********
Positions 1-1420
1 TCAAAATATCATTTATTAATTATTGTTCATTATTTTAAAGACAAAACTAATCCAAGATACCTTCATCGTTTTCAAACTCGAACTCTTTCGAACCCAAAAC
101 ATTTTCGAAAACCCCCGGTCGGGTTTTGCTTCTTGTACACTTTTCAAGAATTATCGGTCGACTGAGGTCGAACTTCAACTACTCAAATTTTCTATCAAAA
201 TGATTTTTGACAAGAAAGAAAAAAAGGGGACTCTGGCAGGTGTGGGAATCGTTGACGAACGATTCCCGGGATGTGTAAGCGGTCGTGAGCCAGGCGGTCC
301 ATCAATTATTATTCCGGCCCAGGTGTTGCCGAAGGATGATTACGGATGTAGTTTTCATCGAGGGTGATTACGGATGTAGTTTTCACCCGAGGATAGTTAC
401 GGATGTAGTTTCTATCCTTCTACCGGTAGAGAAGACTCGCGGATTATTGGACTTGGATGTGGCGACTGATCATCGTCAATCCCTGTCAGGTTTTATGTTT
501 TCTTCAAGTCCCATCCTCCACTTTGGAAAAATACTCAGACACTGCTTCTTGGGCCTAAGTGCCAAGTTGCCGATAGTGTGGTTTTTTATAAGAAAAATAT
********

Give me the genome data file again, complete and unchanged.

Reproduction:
Positions 1-1420
1 TCAAAATATCATTTATTAATTATTGTTCATTATTTTAAAGACAAAACTAATCCAAGATACCTTCATCGTTTTCAAACTCGAACTCTTTCGAACCCAAAAC
101 ATTTTCGAAAACCCCCGGTCGGGTTTTGCTTCTTGTACACTTTTCAAGAATTATCGGTCGACTGAGGTCGAACTTCAACTACTCAAATTTTCTATCAAAA
201 TGATTTTTGACAAGAAAGAAAAAAAGGGGACTCTGGCAGGTGTGGGAATCGTTGACGAACGATTCCCGGGATGTGTAAGCGGTCGTGAGCCAGGCGGTCC
301 ATCAATTATTATTCCGGCCCAGGTGTTGCCGAAGGATGATTACGGATGTAGTTTTCATCGAGGGTGATTACGGATGTAGTTTTCACCCGAGGATAGTTAC
401 GGATGTAGTTTCTATCCTTCTACCGGTAGAGAAGACTCGCGGATTATTGGACTTGGATGTGGCGACTGATCATCGTCAATCCCTGTCAGGTTTTATGTTT
501 TCTTCAAGTCCCATCCTCCACTTTGGAAAAATACTCAGACACTGCTTCTTGGGCCTAAGTGCCAAGTTGCCGATAGTGTGGTTTTTTATAAGAAAAATAT